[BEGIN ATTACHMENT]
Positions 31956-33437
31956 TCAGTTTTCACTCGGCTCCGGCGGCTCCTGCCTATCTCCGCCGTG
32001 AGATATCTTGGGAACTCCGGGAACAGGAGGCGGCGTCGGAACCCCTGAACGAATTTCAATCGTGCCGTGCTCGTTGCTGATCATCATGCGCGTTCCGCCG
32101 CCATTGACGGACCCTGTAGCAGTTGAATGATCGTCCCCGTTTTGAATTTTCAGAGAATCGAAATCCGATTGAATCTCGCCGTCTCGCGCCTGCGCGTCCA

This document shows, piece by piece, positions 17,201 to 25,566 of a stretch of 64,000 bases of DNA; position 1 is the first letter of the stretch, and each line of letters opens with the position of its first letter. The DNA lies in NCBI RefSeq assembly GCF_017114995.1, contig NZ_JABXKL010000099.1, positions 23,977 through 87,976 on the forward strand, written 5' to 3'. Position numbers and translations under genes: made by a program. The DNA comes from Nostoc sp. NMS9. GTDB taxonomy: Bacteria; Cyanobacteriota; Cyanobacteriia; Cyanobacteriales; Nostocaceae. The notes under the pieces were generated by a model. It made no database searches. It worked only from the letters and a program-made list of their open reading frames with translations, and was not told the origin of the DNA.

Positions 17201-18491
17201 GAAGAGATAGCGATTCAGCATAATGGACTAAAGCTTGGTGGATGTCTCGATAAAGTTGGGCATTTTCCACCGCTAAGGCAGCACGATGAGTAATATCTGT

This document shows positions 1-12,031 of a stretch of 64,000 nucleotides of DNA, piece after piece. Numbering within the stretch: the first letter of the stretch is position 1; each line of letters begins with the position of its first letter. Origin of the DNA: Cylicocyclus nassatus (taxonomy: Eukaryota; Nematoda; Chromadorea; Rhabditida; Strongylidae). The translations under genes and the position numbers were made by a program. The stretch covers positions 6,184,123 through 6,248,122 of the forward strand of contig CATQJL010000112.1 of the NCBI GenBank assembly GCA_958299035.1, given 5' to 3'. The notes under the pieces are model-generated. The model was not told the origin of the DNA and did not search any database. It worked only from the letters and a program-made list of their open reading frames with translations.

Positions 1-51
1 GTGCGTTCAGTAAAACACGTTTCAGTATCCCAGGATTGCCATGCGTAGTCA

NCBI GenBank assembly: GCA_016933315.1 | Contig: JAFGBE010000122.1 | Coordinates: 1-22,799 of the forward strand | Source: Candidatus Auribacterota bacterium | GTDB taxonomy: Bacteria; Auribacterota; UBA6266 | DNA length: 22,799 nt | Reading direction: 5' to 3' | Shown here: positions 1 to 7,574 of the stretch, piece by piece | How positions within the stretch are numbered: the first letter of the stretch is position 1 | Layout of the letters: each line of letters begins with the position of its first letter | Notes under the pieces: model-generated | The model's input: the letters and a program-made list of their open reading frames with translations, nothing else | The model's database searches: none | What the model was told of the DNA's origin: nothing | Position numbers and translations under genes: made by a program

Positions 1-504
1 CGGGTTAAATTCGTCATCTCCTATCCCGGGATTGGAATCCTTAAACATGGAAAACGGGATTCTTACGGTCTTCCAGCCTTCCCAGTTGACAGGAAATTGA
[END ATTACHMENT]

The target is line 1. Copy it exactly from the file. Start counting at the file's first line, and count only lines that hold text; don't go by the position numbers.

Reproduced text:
Positions 31956-33437